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Climate Change and Food Systems


Mirzabaev,  Alisher
External Organizations;

Olsson,  Lennart
External Organizations;

Bezner Kerr,  Rachel
External Organizations;


Pradhan,  Prajal
Potsdam Institute for Climate Impact Research;

Guadalupe,  Marta
External Organizations;

Ferre,  Rivera
External Organizations;


Lotze-Campen,  Hermann
Potsdam Institute for Climate Impact Research;

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Mirzabaev, A., Olsson, L., Bezner Kerr, R., Pradhan, P., Guadalupe, M., Ferre, R., Lotze-Campen, H. (2021): Climate Change and Food Systems, (Food Systems Summit Brief), [s. l.] : Scientific Group of the UN Food Systems Summit, 18 p.

Cite as: https://publications.pik-potsdam.de/pubman/item/item_25653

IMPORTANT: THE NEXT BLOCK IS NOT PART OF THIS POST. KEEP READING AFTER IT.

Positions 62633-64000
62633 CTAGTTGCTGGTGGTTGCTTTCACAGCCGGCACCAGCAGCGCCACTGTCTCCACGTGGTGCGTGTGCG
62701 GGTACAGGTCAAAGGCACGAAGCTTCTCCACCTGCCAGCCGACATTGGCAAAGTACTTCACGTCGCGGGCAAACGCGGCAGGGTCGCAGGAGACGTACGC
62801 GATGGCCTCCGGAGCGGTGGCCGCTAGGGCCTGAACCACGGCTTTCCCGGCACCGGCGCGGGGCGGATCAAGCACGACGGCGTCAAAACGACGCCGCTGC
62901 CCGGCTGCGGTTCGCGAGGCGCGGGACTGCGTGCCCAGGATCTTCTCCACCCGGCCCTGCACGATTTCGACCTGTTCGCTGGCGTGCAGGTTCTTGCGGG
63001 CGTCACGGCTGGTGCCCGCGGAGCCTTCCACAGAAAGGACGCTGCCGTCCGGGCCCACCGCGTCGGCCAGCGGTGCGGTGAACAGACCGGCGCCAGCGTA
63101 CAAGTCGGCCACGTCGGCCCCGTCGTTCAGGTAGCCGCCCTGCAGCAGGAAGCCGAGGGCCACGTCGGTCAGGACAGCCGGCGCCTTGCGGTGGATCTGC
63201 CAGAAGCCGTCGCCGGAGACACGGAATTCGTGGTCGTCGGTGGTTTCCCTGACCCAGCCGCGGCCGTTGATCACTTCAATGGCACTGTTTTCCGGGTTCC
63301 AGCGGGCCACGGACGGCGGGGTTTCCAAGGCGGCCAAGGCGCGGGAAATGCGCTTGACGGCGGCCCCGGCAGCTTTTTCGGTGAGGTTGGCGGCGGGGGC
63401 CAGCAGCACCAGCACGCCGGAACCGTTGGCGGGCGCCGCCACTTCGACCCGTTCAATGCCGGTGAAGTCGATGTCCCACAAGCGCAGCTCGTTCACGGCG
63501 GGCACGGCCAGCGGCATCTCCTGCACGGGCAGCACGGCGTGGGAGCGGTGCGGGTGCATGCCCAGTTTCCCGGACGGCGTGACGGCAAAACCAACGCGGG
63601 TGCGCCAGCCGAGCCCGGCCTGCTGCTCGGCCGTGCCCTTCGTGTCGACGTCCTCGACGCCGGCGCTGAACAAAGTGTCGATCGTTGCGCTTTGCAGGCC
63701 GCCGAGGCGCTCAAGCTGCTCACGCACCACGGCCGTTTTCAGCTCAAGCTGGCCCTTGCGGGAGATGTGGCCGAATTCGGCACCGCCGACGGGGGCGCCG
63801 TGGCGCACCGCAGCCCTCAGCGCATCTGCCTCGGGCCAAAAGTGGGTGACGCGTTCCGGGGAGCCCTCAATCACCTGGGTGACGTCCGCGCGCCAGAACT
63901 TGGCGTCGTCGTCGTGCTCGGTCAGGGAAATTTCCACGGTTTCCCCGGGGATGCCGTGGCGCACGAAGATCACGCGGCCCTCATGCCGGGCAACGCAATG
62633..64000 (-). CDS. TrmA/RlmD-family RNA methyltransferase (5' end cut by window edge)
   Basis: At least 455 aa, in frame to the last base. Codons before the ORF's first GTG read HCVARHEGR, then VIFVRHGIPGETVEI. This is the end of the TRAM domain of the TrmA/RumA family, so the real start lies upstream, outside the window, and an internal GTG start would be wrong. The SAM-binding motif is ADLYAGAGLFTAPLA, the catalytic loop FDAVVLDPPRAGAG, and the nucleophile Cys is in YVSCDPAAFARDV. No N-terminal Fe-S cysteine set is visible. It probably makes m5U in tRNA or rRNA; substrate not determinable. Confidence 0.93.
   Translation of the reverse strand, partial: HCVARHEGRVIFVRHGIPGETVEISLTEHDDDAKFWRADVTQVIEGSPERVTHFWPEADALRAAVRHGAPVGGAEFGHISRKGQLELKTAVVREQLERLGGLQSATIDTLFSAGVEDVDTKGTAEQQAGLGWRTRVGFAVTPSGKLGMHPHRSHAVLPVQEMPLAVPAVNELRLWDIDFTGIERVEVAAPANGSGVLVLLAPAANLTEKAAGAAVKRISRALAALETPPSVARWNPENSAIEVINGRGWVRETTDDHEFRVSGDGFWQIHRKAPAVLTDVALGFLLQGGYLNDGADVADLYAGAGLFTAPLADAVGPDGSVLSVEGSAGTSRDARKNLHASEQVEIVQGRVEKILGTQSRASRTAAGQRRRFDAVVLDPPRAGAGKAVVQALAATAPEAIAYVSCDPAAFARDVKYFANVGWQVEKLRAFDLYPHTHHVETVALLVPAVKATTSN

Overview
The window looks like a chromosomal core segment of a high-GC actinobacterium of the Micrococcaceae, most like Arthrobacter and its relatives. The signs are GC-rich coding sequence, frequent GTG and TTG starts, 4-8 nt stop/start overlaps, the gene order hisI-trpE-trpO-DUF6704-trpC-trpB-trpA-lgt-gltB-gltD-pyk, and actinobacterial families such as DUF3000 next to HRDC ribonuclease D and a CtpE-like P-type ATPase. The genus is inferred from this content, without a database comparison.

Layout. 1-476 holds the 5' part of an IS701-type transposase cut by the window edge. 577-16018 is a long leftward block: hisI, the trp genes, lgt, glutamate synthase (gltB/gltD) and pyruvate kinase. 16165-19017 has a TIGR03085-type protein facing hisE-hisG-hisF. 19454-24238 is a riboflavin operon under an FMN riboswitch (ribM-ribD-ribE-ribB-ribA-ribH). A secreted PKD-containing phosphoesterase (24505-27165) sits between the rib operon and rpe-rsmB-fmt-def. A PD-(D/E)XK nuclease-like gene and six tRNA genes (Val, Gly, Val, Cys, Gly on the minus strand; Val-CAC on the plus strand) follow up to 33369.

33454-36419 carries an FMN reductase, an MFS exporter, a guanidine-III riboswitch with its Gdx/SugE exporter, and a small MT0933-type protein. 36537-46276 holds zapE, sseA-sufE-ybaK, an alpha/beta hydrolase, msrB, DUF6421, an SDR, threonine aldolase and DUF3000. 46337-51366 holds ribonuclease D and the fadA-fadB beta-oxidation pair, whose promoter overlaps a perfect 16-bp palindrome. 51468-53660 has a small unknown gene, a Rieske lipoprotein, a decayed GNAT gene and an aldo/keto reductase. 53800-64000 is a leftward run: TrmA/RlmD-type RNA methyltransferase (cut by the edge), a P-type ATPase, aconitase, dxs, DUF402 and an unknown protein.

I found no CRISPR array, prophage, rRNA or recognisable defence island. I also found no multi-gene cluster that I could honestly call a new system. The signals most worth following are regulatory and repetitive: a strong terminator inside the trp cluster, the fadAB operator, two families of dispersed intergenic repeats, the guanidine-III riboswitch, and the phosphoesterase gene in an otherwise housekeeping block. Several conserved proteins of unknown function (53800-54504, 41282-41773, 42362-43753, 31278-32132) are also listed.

Climate change affects the functioning of all the components of food systems, often in ways that exacerbate existing predicaments and inequalities between regions of the world and groups in society. At the same time, food systems are a major cause for climate change, accounting for a third of all greenhouse gas emissions. Therefore, food systems can and should play a much bigger role in climate policies. This policy brief highlights nine actions points for climate change adaptation and mitigation in the food systems. The policy brief shows that numerous practices, technologies, knowledge and social capital already exist for climate action in the food systems, with multiple synergies with other important goals such as the conservation of biodiversity, safeguarding of ecosystem services, sustainable land management and reducing social and gender inequalities. Many of these solutions are presently being applied at local scales around the world, even if not at sufficient levels. Hence, the major effort for unleashing their potential would involve overcoming various technical, political- economic and structural barriers for their much wider application. Some other solutions require research and development investments now but focus on helping us meet the longer-term challenges of climate change on food systems in the second half of this century when most existing food production practices will face unprecedented challenges. In the short term, these pro- poor policy changes and support systems can create a range of positive changes well beyond food systems without delay. In the long-term, investments in research will help ensure food security and ecosystem integrity for coming generations.